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Our free DISC profile test is an accurate psychometric test for you and your team to self-assess and learn how to communicate to the four behaviours of DISC and comes FREE with when you buy the Managing DISC E-Book
The DISC profile test is an accurate psychometric test for you and your team to self-assess and learn how to communicate to the four behaviours of DISC
The DISC E-book contains the following
The managing DISC guide will help you make sense of your results, helps with motivation, communication and
ultimately your management and leadership skills. We also encourage you to profile your team and work colleagues. The managing DISC guide explains the following for each quadrant:
Not only all the above it will also help you (on pages 10 and 11) to identify:
It really is a worthwhile investment.
The history of DISC began with the elements of Fire, Earth, Air and Water. The theory behind these four quadrants of personality style was originally written by Empodocles in 444 B.C. He recognized that people seemed to act in four distinctly different ways, but instead of attributing it to internal factors, like DISC personality styles, he believed it was external environmental factors that affected the way we would act. In fact, the concept of the elements determining your personality style is still in use by astrology DISCiplines today.
By 400 B.C. the history of DISC moved forward, as these four quadrants had shifted from environmental factors to internal factors, when Hippocrates redefined these quadrants as Choleric, Sanguine, Phlegmatic and Melancholic. He called them the 4 Temperaments.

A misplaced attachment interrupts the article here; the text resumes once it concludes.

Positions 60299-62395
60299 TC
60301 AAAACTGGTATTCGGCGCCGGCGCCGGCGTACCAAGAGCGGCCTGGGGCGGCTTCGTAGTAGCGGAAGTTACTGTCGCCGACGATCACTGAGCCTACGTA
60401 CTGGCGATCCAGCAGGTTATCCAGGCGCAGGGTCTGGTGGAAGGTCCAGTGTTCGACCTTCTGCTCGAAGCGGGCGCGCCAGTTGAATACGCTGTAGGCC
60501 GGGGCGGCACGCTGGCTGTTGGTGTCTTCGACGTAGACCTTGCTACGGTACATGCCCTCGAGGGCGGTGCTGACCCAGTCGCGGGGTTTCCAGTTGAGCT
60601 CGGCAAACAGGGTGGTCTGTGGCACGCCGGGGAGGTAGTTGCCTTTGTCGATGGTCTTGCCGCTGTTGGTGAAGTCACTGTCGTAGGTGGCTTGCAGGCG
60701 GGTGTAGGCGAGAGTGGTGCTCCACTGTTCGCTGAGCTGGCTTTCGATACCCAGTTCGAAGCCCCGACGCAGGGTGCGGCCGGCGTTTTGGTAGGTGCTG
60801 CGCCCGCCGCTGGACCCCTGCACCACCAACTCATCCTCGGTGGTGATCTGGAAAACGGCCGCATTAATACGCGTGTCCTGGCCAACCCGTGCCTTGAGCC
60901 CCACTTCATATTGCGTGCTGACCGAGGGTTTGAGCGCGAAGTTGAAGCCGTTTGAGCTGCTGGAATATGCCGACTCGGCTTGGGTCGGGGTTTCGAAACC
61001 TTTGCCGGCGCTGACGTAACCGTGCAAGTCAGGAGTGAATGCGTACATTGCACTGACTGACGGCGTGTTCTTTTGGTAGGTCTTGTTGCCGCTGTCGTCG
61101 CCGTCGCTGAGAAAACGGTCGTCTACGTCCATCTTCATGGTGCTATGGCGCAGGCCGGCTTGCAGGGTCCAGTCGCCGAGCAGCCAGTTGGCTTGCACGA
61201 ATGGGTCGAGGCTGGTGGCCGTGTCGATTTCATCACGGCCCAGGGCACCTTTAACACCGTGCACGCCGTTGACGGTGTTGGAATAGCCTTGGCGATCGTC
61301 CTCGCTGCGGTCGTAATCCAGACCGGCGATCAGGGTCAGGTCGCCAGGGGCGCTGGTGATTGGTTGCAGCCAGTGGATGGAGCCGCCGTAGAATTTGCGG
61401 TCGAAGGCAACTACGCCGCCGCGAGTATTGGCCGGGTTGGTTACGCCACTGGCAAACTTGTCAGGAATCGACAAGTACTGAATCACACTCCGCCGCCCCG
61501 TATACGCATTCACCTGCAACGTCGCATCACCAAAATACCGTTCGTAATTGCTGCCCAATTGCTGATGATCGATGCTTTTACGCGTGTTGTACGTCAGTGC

Carl Jung & The Myers-Briggs Personality Test – From there, the history of DISC fast-forwards quite a bit. Though psychology itself had many advancements, it wasn't until 1921 that Carl Gustav Jung re-examined these four quadrants and types of behaviour. Carl Jung realised that while personality styles are indeed internal, Jung attributed the difference in personality styles to the way we think and process information. His four styles were Thinking, Feeling, Sensation and Intuition, now often used in the Myers-Briggs Personality Test (MBTI).
William Moulton Marston & The Birth of the DISC Personality Styles - Marston originally called these four factors Dominance, Inducement, Submission and Compliance, though 'Inducement' and 'Submission' now carry the more meaningful modernised names of Influence and Steadiness.
It was during the 1940's that Marston's profiling technique came to prominence, when it was adopted by the U.S. military to help in recruitment during the Second World War. Over the following decades its simplicity and flexibility meant that it became more and more widely used across the world.
In the early days, DISC profiles were created from paper questionnaires, marked and assessed by hand. With the advent of personal computers and the Internet, DISC adapted itself easily to a more automated approach, so that tests can now be managed in a completely automated way. Not only can tests be administered across the Web, but expert systems can compile customised reports from the results without the need for any human intervention. All this makes DISC an ideal profiling solution for the twenty-first century.
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